Cities with heavily built-up areas and concrete structures are supposed to have higher temperature than non-urban regions due to urban heat island effect.
Contrary to this common notion, a “majority” of 84 cities across India, particularly those in central India and Gangetic Basin, have lower daytime temperature from March to May compared with the surrounding non-urban areas (taken as 1 km radius of the city).
The results based on a 13-year land surface temperature record from satellite sensors is not in agreement with the general understanding of urban climate and surface urban heat island effect in tropical cities.
The results once again highlight the importance of increasing the vegetation cover in cities to effectively mitigate the urban heat island effect.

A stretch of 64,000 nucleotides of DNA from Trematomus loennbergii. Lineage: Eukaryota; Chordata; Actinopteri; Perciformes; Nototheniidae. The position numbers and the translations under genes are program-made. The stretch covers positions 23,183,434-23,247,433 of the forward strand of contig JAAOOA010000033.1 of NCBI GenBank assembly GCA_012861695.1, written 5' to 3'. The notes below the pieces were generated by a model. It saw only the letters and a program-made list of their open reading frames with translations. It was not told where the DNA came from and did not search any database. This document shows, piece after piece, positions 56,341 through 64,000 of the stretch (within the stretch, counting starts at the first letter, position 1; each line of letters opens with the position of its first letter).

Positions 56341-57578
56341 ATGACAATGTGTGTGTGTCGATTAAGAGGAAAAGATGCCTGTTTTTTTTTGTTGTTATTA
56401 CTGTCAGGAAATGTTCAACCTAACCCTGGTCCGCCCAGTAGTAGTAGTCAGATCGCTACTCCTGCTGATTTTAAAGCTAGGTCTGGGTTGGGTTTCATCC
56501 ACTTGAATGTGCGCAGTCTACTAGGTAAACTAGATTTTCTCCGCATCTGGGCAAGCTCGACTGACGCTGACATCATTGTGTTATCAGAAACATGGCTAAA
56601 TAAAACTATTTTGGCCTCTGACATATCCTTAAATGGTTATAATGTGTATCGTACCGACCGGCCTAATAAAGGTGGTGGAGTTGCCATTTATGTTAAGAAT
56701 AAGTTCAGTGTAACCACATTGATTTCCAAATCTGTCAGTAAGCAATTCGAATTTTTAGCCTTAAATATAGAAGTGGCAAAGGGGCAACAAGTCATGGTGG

While cities have lower daytime temperature than surrounding non-urban areas from March to May, it is the reverse during nights.
During night time, the cities, particularly those in the Gangetic Basin, were hotter than non-urban areas.
This is prominent in cities that are located in the arid region. This was not seen in coastal cities.
The relatively high vegetation cover leading to higher evapo-transpiration compared with nearby non-urban areas leads cooler urban areas during the day in summer.
While the cities have more trees, the non-urban areas are mostly crop lands and are barren during the summer months.
The absence of evapo-transpiration
during night and the heat contained in the concrete structures increases the night time temperature in the cities during March to May.